Everyone in New Jersey, and indeed throughout the U.S., is entitled to a workplace that is free of sexual comments, requests for sex or similarly inappropriate activity. Both state and federal laws give victims of sexual harassment the right to seek damages in civil court.
These laws are partially meant to allow victims to be made whole when they are harmed by sexual harassment from a co-worker or supervisor. But they also serve as motivation for companies to try to make sure that no sexually inappropriate behavior happens among the workforce in the first place. Responsible employers do this by putting policies in place that make it clear that sexual harassment is absolutely unacceptable.
Readers may want to check with their employer to see if the following five policies are in place:
1. A written prohibition of sexual harassment. It should be gender-neutral, which recognizes that anyone can be the victim -- or source -- of this type of behavior, and cover a wide range of inappropriate actions.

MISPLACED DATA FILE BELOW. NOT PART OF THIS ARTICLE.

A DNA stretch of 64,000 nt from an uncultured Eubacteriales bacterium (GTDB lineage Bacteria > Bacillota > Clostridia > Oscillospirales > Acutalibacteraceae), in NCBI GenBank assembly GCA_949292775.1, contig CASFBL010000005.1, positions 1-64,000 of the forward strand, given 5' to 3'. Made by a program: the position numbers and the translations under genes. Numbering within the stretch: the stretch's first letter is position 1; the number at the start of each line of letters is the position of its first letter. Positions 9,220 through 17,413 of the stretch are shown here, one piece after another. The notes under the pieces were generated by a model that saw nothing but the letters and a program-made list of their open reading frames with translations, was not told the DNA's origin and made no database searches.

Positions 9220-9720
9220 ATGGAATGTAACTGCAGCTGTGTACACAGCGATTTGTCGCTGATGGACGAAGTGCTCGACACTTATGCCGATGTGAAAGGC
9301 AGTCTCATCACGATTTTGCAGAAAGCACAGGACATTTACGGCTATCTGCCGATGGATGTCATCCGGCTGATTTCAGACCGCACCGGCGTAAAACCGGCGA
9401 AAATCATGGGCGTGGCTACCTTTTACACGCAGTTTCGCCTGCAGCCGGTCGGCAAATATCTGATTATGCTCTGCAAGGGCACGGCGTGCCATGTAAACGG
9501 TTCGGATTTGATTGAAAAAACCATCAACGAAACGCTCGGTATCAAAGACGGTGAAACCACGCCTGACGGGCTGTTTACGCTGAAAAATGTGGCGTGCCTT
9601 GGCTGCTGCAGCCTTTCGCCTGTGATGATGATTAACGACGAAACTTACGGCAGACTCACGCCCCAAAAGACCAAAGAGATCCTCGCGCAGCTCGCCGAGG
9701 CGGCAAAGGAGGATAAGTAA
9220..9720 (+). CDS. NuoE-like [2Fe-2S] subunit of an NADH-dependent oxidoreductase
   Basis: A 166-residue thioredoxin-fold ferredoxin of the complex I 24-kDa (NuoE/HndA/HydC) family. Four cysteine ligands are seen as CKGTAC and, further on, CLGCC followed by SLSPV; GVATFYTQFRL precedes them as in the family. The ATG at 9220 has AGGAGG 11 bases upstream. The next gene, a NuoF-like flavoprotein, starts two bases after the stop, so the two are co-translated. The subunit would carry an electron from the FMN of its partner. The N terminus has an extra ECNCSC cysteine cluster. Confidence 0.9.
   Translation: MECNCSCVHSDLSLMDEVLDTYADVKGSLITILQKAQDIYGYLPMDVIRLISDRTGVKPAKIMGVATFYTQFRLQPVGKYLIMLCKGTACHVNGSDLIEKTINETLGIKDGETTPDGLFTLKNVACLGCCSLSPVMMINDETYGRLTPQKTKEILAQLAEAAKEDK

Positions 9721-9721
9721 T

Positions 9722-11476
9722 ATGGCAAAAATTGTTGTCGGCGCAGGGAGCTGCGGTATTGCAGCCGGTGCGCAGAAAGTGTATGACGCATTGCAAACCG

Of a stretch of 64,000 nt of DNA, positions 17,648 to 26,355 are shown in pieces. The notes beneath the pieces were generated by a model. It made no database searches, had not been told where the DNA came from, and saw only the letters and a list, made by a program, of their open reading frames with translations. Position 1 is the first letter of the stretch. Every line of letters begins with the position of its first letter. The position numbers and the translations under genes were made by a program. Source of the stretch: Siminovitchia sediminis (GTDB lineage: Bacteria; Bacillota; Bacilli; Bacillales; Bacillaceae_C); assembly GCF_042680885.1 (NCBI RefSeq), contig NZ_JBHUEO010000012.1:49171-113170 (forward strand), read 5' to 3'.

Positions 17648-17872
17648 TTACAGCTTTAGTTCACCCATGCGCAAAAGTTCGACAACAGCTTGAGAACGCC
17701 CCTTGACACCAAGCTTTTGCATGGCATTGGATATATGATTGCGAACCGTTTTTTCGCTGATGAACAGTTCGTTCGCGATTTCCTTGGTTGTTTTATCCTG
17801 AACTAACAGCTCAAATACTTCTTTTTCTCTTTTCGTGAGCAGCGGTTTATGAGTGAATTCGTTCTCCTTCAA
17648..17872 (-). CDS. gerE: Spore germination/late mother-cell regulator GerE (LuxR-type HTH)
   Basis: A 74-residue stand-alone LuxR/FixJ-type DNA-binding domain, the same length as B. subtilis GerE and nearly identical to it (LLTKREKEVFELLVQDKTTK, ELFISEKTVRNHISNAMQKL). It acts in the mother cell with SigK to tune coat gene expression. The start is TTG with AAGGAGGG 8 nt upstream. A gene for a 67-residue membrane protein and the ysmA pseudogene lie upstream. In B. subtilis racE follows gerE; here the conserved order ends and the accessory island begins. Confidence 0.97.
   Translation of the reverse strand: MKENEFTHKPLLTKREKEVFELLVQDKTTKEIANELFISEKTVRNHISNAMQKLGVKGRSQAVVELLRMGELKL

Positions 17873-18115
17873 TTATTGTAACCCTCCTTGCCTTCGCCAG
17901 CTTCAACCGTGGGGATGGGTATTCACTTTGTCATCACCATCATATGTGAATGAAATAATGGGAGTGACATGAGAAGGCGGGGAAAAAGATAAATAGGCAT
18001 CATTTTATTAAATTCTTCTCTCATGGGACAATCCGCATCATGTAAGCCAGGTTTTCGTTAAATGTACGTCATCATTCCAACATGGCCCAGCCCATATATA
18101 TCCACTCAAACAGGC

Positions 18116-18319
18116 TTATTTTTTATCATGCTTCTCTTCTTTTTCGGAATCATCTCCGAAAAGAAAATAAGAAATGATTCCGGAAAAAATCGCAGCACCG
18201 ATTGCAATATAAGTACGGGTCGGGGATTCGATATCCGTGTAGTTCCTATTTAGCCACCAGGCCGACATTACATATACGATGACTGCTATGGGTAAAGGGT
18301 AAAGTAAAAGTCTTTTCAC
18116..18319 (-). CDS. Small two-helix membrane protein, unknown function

2. A procedure for filing and investigating complaints. There should be people to contact. It should be clear how long an investigation will take, who will perform the investigation, and how appeals will be handled. Confidentiality should be guaranteed, and reports should be followed up on in a timely manner.
3. True enforcement. If someone in the company is found to be sexually harassing a co-worker, the harasser must be reprimanded in some way. Depending on the circumstances, this can range from a warning to more serious punishments, such as demotion, suspension or termination.
4. Anti-harassment training sessions. These sessions may include a presentation of the business’ anti-harassment policy. Workers can be educated on how to identify sexual harassment, and what to do when it occurs.
Source: Business Management Daily, “5 steps you must take to prevent and address sexual harassment,” Jan. 6, 2014